I have longed viewed pinhole photography as the happy accident. One never knows what will happen. These long exposures are not immediate like digital photography. Though one can get a digital pinhole cap to replace the lens on a DSLR, the image can still not be seen before it is made. What I love about Pinhole Photography is the unpredictability and innate creativity. The pinhole, like the lens, focuses light rays on to a light senstive emulsion or sensor. Unlike the lens, it does not always see exactly the same way one thinks it is seeing. For me as a public school teacher, pinhole photography has been a way to get teenagers to think outside the box (no pun intended), slow down and hold an image over time in their minds instead of on their screens. It harkens back to another time, when the world was slower and people were eager to be amazed.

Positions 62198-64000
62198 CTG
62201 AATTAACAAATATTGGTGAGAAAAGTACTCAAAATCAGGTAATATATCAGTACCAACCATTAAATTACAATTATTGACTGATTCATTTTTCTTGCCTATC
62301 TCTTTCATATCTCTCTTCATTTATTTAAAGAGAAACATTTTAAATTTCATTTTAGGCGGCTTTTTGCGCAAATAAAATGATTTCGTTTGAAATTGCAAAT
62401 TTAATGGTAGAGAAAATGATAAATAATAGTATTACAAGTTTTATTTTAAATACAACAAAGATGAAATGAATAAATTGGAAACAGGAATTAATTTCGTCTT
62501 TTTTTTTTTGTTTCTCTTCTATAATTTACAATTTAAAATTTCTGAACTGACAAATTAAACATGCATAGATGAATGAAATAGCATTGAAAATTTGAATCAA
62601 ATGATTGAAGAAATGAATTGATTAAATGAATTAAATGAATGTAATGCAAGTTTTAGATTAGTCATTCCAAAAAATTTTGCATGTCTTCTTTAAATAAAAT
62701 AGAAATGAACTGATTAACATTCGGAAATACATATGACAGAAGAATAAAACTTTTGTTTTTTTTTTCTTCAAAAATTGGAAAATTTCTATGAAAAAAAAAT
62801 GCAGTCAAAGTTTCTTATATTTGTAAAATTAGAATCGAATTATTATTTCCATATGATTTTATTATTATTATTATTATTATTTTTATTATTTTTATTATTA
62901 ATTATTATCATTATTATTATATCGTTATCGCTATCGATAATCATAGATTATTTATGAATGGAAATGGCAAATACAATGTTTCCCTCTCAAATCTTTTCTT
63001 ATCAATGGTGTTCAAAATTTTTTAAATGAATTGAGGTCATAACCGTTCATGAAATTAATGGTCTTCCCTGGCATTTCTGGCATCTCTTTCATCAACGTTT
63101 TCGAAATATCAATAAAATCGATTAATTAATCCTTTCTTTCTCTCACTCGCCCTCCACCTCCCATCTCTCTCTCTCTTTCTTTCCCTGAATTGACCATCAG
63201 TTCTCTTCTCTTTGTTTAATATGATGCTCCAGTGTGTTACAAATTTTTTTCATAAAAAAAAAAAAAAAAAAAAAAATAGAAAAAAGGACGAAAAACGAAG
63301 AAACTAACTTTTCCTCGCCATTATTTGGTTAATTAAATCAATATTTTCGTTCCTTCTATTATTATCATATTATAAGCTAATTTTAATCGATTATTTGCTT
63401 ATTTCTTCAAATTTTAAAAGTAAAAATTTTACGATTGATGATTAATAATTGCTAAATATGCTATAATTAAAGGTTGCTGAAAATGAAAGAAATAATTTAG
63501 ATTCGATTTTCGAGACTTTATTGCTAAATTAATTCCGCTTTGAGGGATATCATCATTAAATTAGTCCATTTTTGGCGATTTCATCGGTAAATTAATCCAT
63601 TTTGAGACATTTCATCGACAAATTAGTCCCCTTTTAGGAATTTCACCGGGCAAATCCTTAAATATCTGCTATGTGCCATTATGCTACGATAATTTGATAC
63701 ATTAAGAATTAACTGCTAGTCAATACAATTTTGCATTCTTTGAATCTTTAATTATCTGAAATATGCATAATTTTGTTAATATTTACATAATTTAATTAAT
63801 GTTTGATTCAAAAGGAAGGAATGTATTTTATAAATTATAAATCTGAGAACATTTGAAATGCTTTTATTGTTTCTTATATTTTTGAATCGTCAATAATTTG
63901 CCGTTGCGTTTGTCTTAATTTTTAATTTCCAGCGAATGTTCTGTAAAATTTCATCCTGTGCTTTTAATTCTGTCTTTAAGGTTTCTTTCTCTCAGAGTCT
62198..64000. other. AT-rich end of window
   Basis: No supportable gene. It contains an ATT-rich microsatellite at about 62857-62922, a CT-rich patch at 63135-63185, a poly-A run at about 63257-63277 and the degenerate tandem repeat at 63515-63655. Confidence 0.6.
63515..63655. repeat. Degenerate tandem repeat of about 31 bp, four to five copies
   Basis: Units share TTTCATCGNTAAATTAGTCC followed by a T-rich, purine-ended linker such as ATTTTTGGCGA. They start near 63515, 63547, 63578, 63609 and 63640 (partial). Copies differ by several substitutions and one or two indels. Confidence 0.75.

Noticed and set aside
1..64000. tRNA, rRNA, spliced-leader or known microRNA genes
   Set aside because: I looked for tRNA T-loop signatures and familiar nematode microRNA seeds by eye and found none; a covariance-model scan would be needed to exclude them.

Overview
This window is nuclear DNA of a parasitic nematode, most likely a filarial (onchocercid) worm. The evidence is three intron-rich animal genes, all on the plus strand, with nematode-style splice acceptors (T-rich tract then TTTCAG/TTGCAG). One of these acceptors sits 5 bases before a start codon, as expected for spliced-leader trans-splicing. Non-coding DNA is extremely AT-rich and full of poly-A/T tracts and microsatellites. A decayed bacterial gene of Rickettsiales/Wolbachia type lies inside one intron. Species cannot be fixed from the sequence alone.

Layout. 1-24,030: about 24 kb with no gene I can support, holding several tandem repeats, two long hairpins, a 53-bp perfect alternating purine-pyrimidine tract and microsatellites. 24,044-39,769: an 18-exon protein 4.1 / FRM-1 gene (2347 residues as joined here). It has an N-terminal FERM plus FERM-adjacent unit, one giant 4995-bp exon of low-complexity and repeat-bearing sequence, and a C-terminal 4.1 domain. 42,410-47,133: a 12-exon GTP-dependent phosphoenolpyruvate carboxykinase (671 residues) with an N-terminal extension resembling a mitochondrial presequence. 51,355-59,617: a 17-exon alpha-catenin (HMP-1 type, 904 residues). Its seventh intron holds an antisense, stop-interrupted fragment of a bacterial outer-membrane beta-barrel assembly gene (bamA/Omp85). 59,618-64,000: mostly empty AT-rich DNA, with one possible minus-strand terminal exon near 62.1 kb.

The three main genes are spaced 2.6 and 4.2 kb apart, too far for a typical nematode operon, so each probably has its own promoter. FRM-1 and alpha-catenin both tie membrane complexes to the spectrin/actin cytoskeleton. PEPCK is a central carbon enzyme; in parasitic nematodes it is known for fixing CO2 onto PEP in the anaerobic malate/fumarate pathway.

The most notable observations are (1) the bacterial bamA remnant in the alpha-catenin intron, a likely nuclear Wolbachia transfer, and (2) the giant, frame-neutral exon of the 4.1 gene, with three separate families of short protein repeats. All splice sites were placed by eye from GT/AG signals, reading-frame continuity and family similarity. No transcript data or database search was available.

So here's to the happy accident. I have always said there are no bad pinhole images. Each one teaches something about what is seen and the person who made it. During the long exposure process, cameras often fall down, get put back up the "wrong" way, get rained or snowed on, get taken by the pinhole bandit. But all the while, they do what photography does best: focus and gather the light and make an image. The image is not perfect, just like the people who make it. And that makes it all the more valuable.
Below are nine images that all illustrate the Happy Accident in some way. Some of my personal favorites done in conjunction with the Pinhole Project.